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Islamic State extends gains in north Iraq

Arbil, August 7, 2014

Islamic State militants extended their gains in northern Iraq on Thursday, seizing more towns and strengthening a foothold near the Kurdish region in an offensive that has alarmed the Baghdad government and regional powers.

The advance forced thousands of residents of Iraq's biggest Christian town to flee, fearing they would be subjected to the same demands the Sunni militants made in other captured areas - leave, convert to Islam or face death.

The Islamic State, which is considered more extreme than al- Qaeda, sees Iraq's majority Shi'ites and minorities such as Christians and Yazidis, a Kurdish ethno-religious community, as infidels.

In Rome, Pope Francis appealed to world leaders to help end the crisis in northern Iraq after the Islamic State advance forced thousands of Christians to flee.

The militant group said in a statement on its Twitter account that its fighters had seized 15 towns, the strategic Mosul dam on the Tigris River and a military base, in an ongoing offensive that began at the weekend.

Kurdish officials say their forces still control the dam, Iraq's biggest.

On Thursday, two witnesses told Reuters by telephone that Islamic State fighters had hoisted the group's black flag over the dam, which could allow the militants to flood major cities or cut off significant water supplies and electricity.

The Sunni militants inflicted a humiliating defeat on Kurdish forces in the weekend sweep, prompting tens of thousands from the ancient Yazidi community to flee the town of Sinjar for surrounding mountains.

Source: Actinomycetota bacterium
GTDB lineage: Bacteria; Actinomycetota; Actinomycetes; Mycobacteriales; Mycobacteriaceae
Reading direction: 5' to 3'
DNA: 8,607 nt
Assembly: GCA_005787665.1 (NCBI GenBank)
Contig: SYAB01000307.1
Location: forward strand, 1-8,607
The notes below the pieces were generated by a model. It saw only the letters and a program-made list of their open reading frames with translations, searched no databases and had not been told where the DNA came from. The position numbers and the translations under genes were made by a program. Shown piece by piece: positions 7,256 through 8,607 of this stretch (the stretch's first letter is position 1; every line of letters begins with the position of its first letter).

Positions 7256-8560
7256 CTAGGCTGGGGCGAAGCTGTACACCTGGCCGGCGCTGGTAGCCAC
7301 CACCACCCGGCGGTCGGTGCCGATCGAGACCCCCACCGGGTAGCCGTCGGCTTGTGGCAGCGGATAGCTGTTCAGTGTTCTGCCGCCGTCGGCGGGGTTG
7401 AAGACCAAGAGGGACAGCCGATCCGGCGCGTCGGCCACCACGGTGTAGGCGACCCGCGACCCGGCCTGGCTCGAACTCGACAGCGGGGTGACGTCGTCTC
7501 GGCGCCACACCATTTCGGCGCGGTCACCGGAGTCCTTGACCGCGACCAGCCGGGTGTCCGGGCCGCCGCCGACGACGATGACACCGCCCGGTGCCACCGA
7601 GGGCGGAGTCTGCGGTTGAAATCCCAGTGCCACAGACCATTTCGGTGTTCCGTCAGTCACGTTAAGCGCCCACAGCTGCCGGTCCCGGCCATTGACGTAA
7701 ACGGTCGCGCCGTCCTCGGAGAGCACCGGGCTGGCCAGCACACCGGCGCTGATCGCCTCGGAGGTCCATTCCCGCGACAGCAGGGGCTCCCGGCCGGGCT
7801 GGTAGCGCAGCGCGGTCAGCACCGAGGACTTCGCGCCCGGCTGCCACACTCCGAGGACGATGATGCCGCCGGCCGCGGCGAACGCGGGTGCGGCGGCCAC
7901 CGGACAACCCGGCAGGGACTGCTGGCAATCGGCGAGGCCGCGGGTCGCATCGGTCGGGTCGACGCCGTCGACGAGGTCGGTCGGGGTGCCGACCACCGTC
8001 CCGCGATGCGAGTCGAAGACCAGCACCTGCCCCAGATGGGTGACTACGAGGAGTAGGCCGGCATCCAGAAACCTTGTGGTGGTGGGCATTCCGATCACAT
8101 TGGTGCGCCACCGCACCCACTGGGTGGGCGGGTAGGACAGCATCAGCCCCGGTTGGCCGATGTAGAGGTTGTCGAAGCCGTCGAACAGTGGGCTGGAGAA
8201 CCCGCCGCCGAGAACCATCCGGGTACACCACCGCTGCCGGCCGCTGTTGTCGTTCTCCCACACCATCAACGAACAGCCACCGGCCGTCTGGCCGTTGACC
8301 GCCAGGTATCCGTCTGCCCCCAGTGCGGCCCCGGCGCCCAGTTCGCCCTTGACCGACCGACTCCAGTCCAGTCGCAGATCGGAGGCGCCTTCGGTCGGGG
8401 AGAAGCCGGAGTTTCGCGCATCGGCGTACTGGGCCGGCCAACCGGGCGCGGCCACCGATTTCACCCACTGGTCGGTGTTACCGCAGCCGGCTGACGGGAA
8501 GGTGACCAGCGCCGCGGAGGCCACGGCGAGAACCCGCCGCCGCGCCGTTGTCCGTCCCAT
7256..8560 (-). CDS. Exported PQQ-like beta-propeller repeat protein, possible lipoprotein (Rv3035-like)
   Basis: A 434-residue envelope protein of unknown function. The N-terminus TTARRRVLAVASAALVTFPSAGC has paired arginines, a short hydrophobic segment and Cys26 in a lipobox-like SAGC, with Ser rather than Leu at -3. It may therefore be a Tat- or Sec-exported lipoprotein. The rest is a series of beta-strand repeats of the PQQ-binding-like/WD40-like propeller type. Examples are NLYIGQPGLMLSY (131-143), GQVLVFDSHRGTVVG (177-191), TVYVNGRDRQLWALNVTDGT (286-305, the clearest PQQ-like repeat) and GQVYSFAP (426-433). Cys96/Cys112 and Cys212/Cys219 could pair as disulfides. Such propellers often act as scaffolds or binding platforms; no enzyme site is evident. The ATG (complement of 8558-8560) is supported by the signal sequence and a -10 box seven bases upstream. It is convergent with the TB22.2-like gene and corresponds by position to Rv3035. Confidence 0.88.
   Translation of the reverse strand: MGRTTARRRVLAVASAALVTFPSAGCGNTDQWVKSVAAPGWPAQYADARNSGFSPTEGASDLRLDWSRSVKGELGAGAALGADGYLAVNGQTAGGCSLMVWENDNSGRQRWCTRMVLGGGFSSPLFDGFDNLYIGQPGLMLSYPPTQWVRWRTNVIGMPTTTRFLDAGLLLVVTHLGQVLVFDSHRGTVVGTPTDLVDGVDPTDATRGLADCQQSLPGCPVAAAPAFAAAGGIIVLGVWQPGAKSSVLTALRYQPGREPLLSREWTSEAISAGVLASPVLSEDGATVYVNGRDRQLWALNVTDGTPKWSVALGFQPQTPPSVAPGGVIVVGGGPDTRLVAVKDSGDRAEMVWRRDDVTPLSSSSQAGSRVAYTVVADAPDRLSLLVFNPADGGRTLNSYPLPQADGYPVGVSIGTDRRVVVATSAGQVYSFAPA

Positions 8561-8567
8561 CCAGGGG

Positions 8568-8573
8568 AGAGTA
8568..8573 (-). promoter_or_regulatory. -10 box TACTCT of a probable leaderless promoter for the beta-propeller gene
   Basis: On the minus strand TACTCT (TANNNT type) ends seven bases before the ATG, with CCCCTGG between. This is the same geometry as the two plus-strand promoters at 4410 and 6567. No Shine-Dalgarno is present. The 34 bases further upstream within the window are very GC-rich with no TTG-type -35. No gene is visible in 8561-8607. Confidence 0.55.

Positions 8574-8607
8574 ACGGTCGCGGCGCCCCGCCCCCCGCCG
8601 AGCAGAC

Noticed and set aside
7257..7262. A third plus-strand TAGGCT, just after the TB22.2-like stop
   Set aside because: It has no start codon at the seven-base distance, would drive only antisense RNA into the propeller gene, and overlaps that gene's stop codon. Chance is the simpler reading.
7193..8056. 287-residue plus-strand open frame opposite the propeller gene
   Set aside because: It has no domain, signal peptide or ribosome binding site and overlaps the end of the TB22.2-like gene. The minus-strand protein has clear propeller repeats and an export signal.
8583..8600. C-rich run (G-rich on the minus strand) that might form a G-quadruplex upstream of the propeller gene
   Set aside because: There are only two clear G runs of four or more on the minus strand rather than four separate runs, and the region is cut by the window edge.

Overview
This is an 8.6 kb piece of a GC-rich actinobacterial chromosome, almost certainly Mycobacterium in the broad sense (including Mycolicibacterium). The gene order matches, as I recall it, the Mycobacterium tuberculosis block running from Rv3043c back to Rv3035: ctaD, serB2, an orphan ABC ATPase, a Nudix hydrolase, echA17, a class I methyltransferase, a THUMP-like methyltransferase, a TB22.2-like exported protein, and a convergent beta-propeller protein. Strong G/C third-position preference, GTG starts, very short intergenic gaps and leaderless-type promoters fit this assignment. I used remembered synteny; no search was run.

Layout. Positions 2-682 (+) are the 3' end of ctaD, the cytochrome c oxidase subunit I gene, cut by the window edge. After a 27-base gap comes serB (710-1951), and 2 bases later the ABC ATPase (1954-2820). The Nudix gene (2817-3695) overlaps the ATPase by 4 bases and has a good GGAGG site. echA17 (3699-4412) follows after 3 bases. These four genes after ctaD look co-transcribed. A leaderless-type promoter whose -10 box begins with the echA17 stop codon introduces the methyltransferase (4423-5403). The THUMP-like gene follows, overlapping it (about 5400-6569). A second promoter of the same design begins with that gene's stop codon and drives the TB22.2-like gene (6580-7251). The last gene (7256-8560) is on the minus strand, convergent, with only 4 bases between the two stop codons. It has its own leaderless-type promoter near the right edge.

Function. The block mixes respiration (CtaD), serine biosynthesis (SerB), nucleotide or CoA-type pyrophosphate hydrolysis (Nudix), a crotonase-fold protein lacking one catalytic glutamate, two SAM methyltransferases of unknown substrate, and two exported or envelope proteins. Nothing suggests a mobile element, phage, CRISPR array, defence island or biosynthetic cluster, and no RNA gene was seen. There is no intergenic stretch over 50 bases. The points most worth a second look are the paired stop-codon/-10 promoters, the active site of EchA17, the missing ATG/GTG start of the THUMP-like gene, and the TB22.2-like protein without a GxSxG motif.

Some of the many thousands trapped by Islamic State fighters on Sinjar mountain have been rescued in the past 24 hours, a spokesman for the UN Office for the Coordination of Humanitarian Affairs said, adding that 200,000 had fled the fighting.

"This is a tragedy of immense proportions, impacting the lives of hundreds of thousands of people," spokesman David Swanson said by telephone.

Many of the displaced people urgently need water, food, shelter and medicine, he said. A spokesman for the UN agency for children said many of the children on the mountain were suffering from dehydration and at least 40 had died.

Yazidis, seen by the Islamic State as "devil worshipers", risk being executed by the Sunni militants seeking to establish an Islamic empire and redraw the map of the Middle East.

In Kirkuk, a strategic oil town in the north, 11 were killed by two car bombs that exploded near a Shi'ite mosque holding displaced people, security and medical sources said.

In other violence, a car bomb in a Shi'ite area of Baghdad killed 14.

Gains by the Islamic State have raised concerns that militants across the Arab world will follow their cue.

At the weekend the Sunni militants seized a border town in Lebanon, though they appear to have mostly withdrawn. -Reuters




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